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In any construction injury case, there are several steps to getting you your best possible outcome. One of key “wins” you can obtain is to secure a summary judgment in your favor on the issue of liability. This can have the potential to save you a great deal in terms of time, money and stress. A recent ruling from the New York Court of Appeals is a very beneficial one for injured construction workers because it expands the range of situations in which an injured worker can obtain such a judgment. What you can take away from this new ruling is that, even if you may be negligent to some degree in the events leading up to your accident, you may still be able to achieve the success you need. Talk to a knowledgeable New York City construction accident attorney about your injury to find out more.

The worker in the case, C.R., was an employee of the city’s sanitation department. One wintry day, C.R. was one of three employees assigned the task of outfitting snow plows and chains on sanitation truck tires. As one of the other members of the group backed a truck into the garage to begin the outfitting process, the truck skidded, hit a parked car and sent that car into C.R., pinning him against a rack of tires.

The accident caused the man very serious injuries. He had to undergo spinal fusion surgery, steroid injections and substantial physical therapy. The accident also left him permanently disabled from working.

When you suffer injuries in a construction accident, you may be entitled to compensation. The legal tools available to you to obtain this needed compensation may vary based upon the facts surrounding your accident. New York has multiple statutes that protect injured construction workers. Achieving the outcome you deserve often involves understanding all of the laws and recognizing how best to use them to pursue your claim for damages. To make sure you’re getting the compensation you deserve, be sure you’ve retained a knowledgeable New York construction injury attorney to handle your case.

Recently, a worker, R.F., found himself in the position of needing the legal system to recover compensation for his injuries. R.F. was employed as a laborer and was, in June 2014, working on a subway project in Manhattan. While the R.F. was working and standing on a flatbed truck, another group of workers were lowering a bundle of 12-foot aluminum I-beams. At some point in the process, the bundle of beams swung toward R.F. and pushed him off the truck, causing him to fall to the ground below and suffer substantial injuries. As a result, he sued.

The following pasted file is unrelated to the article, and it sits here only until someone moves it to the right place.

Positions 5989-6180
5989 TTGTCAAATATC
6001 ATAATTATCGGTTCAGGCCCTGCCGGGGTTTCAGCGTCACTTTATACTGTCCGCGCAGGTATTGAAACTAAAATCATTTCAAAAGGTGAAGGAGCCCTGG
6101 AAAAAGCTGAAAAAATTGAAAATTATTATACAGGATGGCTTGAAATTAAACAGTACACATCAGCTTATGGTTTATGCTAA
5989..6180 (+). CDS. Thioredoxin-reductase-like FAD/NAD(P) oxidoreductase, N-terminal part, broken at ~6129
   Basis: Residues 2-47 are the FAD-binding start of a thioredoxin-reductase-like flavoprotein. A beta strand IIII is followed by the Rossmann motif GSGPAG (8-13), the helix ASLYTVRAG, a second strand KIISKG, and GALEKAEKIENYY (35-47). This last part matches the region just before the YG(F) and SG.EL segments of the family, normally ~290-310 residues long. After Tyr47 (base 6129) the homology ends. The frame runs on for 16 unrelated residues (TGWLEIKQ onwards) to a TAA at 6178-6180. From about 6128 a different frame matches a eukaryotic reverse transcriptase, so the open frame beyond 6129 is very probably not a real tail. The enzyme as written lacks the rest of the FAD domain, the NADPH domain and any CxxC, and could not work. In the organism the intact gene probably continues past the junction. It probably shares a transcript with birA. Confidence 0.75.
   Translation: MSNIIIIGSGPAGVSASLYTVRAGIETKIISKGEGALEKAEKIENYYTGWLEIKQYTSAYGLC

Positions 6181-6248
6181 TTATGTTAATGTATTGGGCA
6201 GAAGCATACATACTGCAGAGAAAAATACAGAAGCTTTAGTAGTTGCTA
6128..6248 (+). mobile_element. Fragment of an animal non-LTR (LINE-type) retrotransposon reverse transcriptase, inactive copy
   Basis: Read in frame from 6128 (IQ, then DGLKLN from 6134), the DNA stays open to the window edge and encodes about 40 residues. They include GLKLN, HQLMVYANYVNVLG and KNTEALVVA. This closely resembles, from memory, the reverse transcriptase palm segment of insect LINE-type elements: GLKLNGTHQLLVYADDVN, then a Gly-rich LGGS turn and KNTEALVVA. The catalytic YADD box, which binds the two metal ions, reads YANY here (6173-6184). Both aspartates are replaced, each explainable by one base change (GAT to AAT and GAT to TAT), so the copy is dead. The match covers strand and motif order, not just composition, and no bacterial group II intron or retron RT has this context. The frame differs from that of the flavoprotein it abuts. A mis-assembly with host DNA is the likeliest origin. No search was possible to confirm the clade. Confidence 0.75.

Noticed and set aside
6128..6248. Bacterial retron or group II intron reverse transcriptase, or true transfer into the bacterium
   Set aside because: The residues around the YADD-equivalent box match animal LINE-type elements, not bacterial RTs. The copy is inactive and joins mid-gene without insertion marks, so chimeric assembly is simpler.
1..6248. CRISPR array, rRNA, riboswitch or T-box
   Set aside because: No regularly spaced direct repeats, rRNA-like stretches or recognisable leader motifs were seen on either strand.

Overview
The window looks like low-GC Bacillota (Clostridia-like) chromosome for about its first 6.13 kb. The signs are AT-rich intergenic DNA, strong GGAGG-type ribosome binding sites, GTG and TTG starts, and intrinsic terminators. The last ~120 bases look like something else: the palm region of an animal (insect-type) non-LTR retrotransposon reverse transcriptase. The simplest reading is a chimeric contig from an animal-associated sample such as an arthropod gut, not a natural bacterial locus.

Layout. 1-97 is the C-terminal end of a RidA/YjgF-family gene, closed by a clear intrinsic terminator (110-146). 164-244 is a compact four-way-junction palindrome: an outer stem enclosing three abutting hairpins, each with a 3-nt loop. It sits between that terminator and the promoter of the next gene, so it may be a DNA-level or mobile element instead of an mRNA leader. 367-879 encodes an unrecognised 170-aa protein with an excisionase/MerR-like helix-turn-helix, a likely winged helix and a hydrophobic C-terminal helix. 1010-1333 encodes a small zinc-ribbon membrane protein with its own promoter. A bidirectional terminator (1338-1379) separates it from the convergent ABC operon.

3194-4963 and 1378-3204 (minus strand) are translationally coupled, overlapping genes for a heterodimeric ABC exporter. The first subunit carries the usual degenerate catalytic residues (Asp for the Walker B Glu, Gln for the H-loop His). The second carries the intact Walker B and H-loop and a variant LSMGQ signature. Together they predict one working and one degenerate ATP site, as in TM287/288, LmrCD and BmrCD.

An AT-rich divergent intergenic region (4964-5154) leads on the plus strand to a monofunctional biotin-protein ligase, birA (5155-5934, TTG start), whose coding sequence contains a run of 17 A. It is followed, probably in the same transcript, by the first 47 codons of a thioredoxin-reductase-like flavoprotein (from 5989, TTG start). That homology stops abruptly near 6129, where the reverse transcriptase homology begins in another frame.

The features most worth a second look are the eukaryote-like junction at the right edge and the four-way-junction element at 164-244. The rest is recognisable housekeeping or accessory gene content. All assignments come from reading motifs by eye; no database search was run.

An injured worker may be entitled to an award of damages based upon proving a violation of Section 200 of the state’s Labor Law, Section 240(1) of the Labor Law or Section 241(6) of the Labor Law. These laws each address different types of accidents. For example, Section 240(1) deals with “elevation-related” risks of harm, like a falling worker or a falling object striking a worker. Section 241(6) addresses injuries where a failure to follow the state’s safety regulations led to the accident. It is possible that your case may allow you to sue under two or three of these statutes. For example, if you slipped and fell off a scaffold because construction debris was left on the scaffold’s platform, you might be entitled to sue under both Section 240(1) and Section 241(6). As with any kind of civil lawsuit, the more legal bases for compensation that you can bring forward, the better your chances of success.

An old maxim opines that “what you don’t know won’t hurt you.” While there might be certain areas of life in which ignorance really is bliss, legal matters and your legal rights are not one of them. When it comes to the law, what you don’t know can hurt a great deal. It can hurt when you’re injured at work and you don’t know your rights and don’t know that you have a legal opportunity to sue and collect an award of damages. It hurts when you fail to act and lose out on the compensation you deserve. Don’t let that happen to you. Instead, if you’ve been hurt at your construction job, reach out to an experienced New York City construction accident attorney about your case.An example of this truth was illustrated in the case of J.R. J.R. was a New York ironworker who was supervising a crew who was hoisting a steel beam with the aid of a mechanical device. The crew member who controlled the device’s switch erred and started the hoist too soon, which caused the beam to strike J.R. The impact caused J.R. to suffer a torn biceps tendon.

J.R. sued for the injuries he suffered. One of the bases that he used for his claim for compensation was a Labor Law statute called Section 240(1). Section 240(1) is sometimes nicknamed the “Scaffold Law.” The statute covers more than just scaffold-related injuries. The statute can be a valid basis for any “elevation-related” risk of harm.

Sometimes, this risk of harm is also known as “gravity-related.” That can potentially lead one to believe that the statute only provides for potential awards of compensation in cases of falling workers or workers falling on objects. J.R.’s case established that this is not correct and that the “Scaffold Law” can possibly cover even more workers than one might think.